Update on ’401 Certification Review’ for Pipelines in VA and WV

by Duane Nichols on October 31, 2017

See also: www.appalmad.org

Environmental groups say Virginia Water Control Board must deny pipeline water permits

From an Article by Robert Zullo, Richmond Times-Dispatch, October 29, 2017

Three environmental organizations say the State Water Control Board cannot conclude that there is a “reasonable assurance” that the construction of a pair of highly controversial natural gas pipeline projects planned to carve through hundreds of waterways in Virginia will protect state water quality standards.

In a letter last week, the Chesapeake Bay Foundation, along with the Southern Environmental Law Center and Appalachian Mountain Advocates, wrote that the Virginia Department of Environmental Quality’s much-maligned decision to narrow its water quality review for the Atlantic Coast and Mountain Valley pipelines to “upland” areas, among numerous other shortcomings, means the board lacks the information it needs to make a legally defensible water quality certification.

“While it is the board’s decision whether to certify the Atlantic Coast and Mountain Valley pipelines under section 401 of the Clean Water Act, DEQ must provide the board with sufficient information to make that decision,” the letter says. “DEQ has not done so. As a result, the board does not have the tools it needs to do its job and approval of water quality certifications for these proposed pipelines would be vulnerable to challenge in federal court.”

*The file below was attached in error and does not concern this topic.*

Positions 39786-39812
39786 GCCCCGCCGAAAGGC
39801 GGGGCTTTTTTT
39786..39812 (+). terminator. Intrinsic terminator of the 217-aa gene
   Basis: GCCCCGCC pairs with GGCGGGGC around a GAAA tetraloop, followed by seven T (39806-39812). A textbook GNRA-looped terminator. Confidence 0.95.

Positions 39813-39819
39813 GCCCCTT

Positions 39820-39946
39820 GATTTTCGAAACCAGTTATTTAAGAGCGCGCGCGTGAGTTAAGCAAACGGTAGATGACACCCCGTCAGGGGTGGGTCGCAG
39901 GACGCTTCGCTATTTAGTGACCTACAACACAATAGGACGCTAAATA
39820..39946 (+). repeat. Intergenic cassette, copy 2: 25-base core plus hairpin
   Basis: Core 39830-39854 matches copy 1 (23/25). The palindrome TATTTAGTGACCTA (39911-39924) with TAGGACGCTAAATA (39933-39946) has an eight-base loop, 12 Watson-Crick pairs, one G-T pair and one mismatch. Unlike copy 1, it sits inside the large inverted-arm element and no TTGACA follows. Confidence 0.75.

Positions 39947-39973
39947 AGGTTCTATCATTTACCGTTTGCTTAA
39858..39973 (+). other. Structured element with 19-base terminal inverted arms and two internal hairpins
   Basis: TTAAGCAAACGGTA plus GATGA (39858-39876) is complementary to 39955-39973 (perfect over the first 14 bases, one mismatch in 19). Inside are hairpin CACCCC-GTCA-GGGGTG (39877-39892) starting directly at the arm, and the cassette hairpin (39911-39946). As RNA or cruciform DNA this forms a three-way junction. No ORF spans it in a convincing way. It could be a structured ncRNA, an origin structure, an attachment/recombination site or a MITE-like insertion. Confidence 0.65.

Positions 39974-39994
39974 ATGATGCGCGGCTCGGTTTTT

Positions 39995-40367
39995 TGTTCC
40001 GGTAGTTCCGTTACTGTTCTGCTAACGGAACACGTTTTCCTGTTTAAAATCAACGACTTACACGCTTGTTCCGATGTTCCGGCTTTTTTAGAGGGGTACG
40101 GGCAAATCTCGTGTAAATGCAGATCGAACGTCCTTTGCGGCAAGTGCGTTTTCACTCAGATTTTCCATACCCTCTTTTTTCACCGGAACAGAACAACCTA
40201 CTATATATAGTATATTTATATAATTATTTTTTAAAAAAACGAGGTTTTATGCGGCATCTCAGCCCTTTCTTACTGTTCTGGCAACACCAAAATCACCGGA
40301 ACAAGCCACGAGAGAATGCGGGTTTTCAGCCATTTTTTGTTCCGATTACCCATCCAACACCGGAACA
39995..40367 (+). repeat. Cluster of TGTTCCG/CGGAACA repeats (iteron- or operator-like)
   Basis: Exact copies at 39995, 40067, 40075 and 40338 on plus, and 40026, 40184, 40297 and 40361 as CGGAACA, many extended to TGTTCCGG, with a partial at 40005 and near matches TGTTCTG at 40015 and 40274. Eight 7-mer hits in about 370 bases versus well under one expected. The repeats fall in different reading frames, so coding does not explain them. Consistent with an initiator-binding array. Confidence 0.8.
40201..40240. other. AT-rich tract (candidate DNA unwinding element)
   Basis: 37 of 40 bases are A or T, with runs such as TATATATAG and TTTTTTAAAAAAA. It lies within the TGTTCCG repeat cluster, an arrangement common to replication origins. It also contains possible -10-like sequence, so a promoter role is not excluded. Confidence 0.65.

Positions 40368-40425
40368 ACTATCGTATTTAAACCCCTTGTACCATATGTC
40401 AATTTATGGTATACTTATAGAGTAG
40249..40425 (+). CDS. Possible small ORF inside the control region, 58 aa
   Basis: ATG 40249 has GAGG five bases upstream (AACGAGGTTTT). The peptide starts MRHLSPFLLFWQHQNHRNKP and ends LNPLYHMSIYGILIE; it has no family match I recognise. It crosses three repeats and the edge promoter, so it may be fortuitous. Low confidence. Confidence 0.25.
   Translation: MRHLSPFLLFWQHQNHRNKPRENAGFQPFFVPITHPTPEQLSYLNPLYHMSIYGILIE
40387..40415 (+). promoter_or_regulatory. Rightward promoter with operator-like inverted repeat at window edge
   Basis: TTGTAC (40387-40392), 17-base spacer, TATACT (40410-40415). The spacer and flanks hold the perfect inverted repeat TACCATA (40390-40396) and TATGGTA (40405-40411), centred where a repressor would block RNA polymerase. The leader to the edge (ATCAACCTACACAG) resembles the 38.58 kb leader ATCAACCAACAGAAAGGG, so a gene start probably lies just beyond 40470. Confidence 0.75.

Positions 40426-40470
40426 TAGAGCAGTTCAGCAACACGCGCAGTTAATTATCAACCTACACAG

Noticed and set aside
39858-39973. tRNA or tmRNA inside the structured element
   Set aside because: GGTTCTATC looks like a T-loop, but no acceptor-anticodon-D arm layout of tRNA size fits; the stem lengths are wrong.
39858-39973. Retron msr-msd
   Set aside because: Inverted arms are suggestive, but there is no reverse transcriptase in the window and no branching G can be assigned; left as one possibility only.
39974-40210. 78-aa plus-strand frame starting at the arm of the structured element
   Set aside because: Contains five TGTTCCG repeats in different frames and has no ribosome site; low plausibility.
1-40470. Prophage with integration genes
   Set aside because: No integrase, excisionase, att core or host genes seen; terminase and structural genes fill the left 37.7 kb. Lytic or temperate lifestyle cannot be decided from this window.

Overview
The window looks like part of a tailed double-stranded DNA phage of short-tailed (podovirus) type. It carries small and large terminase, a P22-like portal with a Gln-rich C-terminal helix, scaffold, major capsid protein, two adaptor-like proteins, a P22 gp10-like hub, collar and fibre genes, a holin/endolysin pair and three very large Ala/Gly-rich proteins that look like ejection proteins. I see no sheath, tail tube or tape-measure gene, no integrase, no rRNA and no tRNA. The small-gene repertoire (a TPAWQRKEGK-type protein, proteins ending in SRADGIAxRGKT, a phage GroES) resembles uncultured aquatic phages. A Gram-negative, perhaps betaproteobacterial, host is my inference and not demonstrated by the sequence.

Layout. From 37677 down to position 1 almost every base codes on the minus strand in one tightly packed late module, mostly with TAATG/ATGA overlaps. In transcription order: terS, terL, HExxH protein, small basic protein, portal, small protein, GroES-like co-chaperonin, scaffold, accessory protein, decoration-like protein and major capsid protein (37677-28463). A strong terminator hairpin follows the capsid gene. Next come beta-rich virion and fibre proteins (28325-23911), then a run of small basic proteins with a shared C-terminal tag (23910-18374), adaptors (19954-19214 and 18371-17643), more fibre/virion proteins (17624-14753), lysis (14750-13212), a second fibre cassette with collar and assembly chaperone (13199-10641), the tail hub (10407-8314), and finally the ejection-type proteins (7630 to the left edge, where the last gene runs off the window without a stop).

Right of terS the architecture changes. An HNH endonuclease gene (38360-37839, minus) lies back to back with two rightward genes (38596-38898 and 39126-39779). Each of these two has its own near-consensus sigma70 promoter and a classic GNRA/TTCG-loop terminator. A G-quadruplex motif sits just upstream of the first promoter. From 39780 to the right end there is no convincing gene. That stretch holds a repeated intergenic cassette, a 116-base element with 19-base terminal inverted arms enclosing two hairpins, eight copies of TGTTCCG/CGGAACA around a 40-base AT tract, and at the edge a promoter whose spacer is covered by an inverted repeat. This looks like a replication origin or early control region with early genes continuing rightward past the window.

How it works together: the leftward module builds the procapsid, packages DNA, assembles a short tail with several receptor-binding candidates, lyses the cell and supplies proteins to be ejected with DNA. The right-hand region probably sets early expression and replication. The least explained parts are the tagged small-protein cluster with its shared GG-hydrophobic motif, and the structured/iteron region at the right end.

Both the Dominion Energy-led 600-mile Atlantic Coast Pipeline — which would run from West Virginia through the heart of Virginia and into North Carolina, with an extension to Hampton Roads — and EQT Midstream Partners’ 300-mile Mountain Valley Pipeline from West Virginia into Pittsylvania County, have been approved by the Federal Energy Regulatory Commission.

Standing in their way, however, are state-issued water quality certifications. Under section 401 of the federal Clean Water Act, a state must have reasonable assurance that its water quality standards will not be violated before signing off on federally approved projects such as natural gas pipelines.

And though West Virginia and North Carolina have delayed their water quality certification processes, either to request more information from the pipeline developers, in the case of North Carolina, or because a legal challenge sent regulators back to the drawing board, in the case of West Virginia, Virginia’s DEQ is pressing ahead with a process opponents say is woefully deficient.